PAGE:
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Kase Wynott set to become Idaho's all-time leading boys basketball scorer

Utah State University signee from Lapwai is expected to break Jared Mercer's state-record 2,589 points Thursday against Clearwater Valley
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Thousands of players have tried.

And even a few of them have come close.

Yet, despite all valiant efforts, Idaho’s all-time high school boys basketball scoring record has stood for the better part of three decades now.

But the state’s most coveted mark is likely to go down - finally - in a few hours.

Kase Wynott currently sits third on the all-time list with 2,584 points. The 6-foot-6 Lapwai High School senior guard is just one point behind Wilder’s Spencer Lynn (2,585) at No. 2 - and five points off of the career record set by former Kamiah High great Jared Mercer (2,589), set in 1993.

Wynott will get his chance at history tonight at 7 p.m. (MST). against Clearwater Valley inside the storied Lapwai High gymnasium.

“Really what I’m thinking is, I can’t make eye contact with both of my parents,” Wynott said. “It’s going to be a surreal moment, for sure.”

And one that was destined for him.

His father, Jeremiah Wynott, was an All-American and actually played with Mercer at Lewis-Clark State College in nearby Lewiston.

His name is still all over the program’s record books. He ranks fourth all-time in both points (21.6) and rebounds (7.6) per game. Wynott then went on to play professionally overseas in Australia for two years.

Kase Wynott

So, it was to be expected that his one and only son would follow suit.

Kase Wynott picked up a basketball for the first time at age 3. He officially started playing years later in the second grade. It was then at a middle-school gymnasium in Lewiston where Wynott, who was on an AAU team with fourth and fifth graders, scored his first points. Only these didn’t technically count - for him.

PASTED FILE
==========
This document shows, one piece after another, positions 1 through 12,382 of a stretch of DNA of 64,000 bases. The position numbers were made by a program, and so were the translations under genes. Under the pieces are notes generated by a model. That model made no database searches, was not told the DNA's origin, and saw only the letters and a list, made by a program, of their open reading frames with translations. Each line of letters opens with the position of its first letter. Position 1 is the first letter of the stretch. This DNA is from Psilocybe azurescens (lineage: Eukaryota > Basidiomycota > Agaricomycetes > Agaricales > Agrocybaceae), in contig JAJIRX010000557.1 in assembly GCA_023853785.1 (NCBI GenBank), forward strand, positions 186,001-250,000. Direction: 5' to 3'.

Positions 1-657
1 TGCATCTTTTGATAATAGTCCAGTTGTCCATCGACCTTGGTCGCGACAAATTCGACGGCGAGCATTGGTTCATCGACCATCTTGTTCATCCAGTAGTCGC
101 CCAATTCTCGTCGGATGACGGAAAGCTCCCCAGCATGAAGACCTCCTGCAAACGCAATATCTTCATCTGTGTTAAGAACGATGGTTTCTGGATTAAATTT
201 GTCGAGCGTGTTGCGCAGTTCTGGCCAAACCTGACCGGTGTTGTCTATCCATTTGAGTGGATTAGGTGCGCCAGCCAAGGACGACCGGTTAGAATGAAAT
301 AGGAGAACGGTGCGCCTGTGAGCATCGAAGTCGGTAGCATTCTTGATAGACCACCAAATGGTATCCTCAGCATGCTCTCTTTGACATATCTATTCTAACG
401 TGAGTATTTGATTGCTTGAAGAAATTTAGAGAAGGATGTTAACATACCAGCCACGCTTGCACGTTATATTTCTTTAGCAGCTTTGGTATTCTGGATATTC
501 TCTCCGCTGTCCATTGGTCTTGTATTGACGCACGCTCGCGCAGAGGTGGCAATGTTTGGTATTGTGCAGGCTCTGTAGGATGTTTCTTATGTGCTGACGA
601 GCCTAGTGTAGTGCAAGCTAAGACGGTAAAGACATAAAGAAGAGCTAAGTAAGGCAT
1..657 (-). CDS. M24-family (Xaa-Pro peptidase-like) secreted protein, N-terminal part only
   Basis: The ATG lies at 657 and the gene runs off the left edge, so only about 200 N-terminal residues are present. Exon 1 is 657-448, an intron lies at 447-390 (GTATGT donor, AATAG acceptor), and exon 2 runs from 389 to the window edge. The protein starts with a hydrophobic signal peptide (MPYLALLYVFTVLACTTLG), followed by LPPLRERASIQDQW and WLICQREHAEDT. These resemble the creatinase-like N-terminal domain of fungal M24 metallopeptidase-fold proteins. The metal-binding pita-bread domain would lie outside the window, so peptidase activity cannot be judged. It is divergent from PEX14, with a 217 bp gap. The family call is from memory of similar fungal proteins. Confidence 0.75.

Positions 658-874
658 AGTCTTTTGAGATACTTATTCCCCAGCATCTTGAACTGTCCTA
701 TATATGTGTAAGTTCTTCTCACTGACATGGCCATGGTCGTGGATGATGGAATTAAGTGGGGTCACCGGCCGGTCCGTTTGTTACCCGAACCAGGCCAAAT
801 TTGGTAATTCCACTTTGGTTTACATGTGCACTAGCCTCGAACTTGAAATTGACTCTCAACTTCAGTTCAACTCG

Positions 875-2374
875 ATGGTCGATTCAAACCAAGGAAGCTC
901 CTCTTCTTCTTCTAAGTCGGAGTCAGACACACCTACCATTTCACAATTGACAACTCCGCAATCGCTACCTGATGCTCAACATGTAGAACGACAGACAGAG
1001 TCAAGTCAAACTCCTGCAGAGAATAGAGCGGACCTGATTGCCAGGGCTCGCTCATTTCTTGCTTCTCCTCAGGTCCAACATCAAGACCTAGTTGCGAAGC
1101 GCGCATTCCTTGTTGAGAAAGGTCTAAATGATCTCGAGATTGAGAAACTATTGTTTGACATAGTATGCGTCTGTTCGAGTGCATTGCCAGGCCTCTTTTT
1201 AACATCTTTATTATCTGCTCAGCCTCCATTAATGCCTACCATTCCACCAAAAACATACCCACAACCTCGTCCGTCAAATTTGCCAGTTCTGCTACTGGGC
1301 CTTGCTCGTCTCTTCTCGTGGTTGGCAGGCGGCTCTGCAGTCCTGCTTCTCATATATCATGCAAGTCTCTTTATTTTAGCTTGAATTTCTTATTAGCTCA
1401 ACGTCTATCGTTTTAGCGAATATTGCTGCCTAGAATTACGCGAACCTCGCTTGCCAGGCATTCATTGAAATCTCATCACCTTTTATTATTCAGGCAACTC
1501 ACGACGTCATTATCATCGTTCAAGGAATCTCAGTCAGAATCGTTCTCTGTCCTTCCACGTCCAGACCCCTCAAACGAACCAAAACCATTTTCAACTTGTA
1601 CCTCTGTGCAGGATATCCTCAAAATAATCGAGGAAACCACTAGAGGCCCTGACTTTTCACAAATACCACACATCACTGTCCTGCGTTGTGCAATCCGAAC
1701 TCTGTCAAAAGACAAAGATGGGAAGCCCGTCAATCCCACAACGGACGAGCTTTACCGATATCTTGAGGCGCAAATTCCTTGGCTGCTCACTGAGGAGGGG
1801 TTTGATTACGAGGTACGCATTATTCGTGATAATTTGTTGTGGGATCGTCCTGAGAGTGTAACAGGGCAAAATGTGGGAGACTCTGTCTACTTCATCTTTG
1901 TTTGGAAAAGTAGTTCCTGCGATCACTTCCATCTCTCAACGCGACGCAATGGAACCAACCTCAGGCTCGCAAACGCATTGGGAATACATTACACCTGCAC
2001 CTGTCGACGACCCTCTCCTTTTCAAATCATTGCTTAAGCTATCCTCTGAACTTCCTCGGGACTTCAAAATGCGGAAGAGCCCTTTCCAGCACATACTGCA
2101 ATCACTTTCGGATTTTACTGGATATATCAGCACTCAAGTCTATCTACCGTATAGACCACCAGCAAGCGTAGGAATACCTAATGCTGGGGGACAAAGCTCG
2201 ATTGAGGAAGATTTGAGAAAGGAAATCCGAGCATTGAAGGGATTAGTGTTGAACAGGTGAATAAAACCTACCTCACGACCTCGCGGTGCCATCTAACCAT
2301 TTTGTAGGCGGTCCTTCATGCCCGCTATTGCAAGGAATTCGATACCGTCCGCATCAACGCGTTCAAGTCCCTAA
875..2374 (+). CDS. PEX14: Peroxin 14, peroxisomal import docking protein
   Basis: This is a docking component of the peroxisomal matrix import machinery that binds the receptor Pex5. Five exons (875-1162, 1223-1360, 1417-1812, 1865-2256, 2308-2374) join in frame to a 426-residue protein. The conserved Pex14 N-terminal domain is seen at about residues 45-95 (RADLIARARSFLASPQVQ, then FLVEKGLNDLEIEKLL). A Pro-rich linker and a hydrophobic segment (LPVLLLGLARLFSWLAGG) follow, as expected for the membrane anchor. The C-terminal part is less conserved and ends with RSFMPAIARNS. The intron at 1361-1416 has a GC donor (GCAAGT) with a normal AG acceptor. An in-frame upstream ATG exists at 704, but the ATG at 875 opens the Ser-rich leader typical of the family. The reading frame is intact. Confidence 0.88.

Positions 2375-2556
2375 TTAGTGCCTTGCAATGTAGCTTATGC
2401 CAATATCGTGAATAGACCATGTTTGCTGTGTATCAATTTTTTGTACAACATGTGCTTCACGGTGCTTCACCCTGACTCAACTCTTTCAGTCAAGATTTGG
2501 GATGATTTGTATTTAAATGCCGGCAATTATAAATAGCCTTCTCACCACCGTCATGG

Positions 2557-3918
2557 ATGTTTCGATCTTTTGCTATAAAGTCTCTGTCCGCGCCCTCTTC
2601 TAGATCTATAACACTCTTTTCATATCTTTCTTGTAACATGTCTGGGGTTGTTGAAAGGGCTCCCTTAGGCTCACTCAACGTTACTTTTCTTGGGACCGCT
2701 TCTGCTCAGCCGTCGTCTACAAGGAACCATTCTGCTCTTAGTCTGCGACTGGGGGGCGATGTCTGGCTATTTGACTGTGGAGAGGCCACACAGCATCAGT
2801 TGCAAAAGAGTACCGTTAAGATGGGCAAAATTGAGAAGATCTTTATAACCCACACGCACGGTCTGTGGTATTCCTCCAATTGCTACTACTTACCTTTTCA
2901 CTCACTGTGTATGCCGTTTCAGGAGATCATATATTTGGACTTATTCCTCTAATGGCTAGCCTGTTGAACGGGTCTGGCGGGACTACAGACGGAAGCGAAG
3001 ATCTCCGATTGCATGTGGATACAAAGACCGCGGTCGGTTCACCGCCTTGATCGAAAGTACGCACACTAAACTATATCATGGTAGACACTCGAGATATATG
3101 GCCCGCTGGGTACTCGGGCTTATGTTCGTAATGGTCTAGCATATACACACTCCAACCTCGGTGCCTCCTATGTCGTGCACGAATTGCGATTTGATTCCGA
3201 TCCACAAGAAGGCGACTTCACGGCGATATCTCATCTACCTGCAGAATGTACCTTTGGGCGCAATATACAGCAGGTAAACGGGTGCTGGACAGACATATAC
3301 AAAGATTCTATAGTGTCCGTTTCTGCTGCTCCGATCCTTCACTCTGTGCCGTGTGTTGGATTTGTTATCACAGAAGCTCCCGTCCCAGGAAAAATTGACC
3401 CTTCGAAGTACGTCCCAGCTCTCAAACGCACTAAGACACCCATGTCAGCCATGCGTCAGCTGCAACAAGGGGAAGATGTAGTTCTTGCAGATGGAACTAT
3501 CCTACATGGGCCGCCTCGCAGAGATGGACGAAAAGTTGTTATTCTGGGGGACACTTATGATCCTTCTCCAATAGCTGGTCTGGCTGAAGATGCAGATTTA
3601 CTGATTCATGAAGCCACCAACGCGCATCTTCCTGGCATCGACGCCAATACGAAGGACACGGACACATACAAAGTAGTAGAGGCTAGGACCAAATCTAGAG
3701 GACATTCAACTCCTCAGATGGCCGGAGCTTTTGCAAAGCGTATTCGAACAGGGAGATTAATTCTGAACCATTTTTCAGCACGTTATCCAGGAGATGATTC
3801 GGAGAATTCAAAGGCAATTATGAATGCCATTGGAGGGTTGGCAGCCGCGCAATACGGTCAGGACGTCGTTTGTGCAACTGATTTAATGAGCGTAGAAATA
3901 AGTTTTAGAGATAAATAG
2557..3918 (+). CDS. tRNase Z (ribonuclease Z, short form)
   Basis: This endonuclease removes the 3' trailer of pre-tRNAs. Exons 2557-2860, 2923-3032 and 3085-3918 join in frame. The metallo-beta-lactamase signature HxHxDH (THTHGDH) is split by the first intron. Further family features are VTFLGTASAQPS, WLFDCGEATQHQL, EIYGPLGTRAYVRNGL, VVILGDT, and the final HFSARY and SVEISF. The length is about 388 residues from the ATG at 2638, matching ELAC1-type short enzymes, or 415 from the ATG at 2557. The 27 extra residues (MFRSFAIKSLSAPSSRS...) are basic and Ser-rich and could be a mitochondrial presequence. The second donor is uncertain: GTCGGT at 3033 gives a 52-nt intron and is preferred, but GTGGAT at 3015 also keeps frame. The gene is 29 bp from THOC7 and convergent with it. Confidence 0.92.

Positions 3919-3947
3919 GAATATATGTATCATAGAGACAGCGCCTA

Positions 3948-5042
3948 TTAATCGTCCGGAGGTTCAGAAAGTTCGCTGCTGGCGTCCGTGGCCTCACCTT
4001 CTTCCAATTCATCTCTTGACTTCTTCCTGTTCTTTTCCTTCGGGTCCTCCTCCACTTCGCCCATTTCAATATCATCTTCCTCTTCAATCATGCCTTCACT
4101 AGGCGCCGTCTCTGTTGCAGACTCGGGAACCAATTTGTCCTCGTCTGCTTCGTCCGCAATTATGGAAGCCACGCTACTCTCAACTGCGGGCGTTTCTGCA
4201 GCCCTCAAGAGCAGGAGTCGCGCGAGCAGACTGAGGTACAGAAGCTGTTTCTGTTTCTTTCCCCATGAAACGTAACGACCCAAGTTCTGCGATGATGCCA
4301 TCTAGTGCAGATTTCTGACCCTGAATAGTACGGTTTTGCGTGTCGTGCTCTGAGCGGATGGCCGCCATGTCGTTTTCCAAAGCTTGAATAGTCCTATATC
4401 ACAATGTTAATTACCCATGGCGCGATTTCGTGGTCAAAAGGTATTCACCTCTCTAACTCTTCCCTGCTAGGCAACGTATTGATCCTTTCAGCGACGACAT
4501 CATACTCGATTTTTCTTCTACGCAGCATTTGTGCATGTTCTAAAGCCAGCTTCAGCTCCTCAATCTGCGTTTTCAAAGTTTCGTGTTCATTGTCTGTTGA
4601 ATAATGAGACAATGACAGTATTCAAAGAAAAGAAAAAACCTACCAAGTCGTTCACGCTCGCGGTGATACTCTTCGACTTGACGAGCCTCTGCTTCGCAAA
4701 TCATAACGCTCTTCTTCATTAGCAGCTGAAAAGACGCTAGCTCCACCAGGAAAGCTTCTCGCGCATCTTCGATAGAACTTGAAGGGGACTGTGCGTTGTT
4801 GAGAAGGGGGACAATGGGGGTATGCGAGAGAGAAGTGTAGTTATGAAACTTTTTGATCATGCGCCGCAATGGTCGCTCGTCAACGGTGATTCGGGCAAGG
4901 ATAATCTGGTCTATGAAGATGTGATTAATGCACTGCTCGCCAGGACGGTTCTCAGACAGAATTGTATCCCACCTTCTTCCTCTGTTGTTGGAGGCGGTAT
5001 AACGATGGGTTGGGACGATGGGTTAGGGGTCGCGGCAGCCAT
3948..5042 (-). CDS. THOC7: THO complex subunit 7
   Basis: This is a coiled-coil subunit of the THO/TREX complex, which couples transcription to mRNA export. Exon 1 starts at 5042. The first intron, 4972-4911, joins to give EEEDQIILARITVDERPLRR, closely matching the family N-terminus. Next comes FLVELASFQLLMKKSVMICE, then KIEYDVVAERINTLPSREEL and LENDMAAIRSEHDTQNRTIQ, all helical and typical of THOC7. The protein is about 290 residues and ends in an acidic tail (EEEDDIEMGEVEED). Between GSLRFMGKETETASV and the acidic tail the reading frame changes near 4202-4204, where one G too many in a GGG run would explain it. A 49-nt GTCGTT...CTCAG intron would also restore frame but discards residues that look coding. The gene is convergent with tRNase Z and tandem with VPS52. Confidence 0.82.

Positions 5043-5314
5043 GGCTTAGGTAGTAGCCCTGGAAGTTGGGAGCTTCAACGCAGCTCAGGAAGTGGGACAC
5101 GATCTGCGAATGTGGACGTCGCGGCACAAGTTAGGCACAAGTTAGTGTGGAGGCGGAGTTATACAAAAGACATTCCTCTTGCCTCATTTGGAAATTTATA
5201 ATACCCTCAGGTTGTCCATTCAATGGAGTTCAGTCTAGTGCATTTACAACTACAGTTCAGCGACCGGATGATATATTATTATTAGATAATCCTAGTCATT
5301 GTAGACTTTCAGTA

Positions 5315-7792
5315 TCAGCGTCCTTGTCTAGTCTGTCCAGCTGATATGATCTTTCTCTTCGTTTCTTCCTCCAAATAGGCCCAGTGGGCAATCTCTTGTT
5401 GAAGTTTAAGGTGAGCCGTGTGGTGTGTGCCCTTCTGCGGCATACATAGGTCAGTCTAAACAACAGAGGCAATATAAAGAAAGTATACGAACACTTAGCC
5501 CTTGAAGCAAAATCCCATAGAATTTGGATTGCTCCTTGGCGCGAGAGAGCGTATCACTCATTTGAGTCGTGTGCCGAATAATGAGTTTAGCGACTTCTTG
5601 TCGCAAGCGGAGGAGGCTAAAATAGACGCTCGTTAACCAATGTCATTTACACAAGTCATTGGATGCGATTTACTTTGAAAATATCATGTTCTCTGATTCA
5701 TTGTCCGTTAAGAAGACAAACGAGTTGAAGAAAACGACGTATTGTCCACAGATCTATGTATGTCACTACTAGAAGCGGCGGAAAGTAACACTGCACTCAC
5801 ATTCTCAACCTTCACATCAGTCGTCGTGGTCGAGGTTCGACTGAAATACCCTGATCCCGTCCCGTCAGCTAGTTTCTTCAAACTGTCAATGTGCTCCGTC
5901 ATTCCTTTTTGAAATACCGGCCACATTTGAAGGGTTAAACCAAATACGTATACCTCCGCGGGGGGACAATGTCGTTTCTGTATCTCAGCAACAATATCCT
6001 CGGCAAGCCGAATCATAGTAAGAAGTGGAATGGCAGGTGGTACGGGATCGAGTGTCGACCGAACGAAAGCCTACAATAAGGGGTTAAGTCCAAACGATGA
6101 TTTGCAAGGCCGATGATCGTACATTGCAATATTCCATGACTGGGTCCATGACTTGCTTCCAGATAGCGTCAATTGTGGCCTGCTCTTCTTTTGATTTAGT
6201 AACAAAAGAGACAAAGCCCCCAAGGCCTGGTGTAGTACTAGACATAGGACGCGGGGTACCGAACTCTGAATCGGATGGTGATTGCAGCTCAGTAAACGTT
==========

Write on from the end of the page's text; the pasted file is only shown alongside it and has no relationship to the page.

He checked into the game and lined up on the free-throw line. Wynott grabbed the rebound off the missed attemp. But instead of passing the ball off to one of his teammates, he put it right back on the glass on the other team’s basket.

“He was a little young out there,” Jeremiah Wynott said with a laugh. “But he picked it up pretty quick."

So much so that Kase Wynott started playing junior-high basketball at Highland (Craigmont) for his dad the following year. On a team filled with seventh and eighth graders that first season, he was the best player at age 9. It was a title he never relinquished - until moving to Lapwai in the seventh grade.

“I remember distinctly in the fifth grade him scoring 56 points in a junior high basketball game,” Jeremiah Wynott said.

Zach Eastman had heard these stories, too, upon his arrival to Lapwai eight years ago. The Lapwai High School boys basketball coach was a referee at the time. So, it wasn’t long before he got to see the almost mythical figure himself. And Kase Wynott lived up to it all and then some.

“At 11 years old, he was already using his left hand for jump hook shots,” Eastman said. “All of the tools that he uses now, he was doing at a really young age.”

Lapwai’s middle -chool team didn’t lose a game for two years with him on the roster.

But Eastman still made Wynott earn his spot as a ninth grader.

Kase Wynott, Lapwai basketball, class of 2024

He didn’t start for the first seven games of his high-school career. And in just his fourth game wearing the famous white and baby-blue uniform at the gym that’s home to 12 state championships - the most in Idaho history - Wynott scored two points against Troy.

It didn’t help that this was among the first basketball games he had played in months with the coronavirus pandemic shutting everything down.

“We had to get him in shape and just teach him how to play man-to-man team defense. We had to teach him our concepts,” Eastman said. “A lot of people always think that Kase has always been starting and this star. No, he had to learn a lot of stuff. Once he started getting into shape and really meshing with the guys, there was no turning back.”

Titus Yearout was one of them.

The current Idaho Vandals guard, who was once the school's all-time leading scorer (2,034 pointts) - and No. 8 in Idaho history - is whom Wynott personally credits the most with his high-school development.

“That was like my main mentor,” Wynott said. “He taught me how to be a leader - how to be a vocal leader, how to lead by example and especially about work ethic. I’m not gonna lie, I didn’t work that hard coming into high school. And seeing how Titus worked, it showed me what I needed to do.”

Only now, Wynott takes it to a whole other level.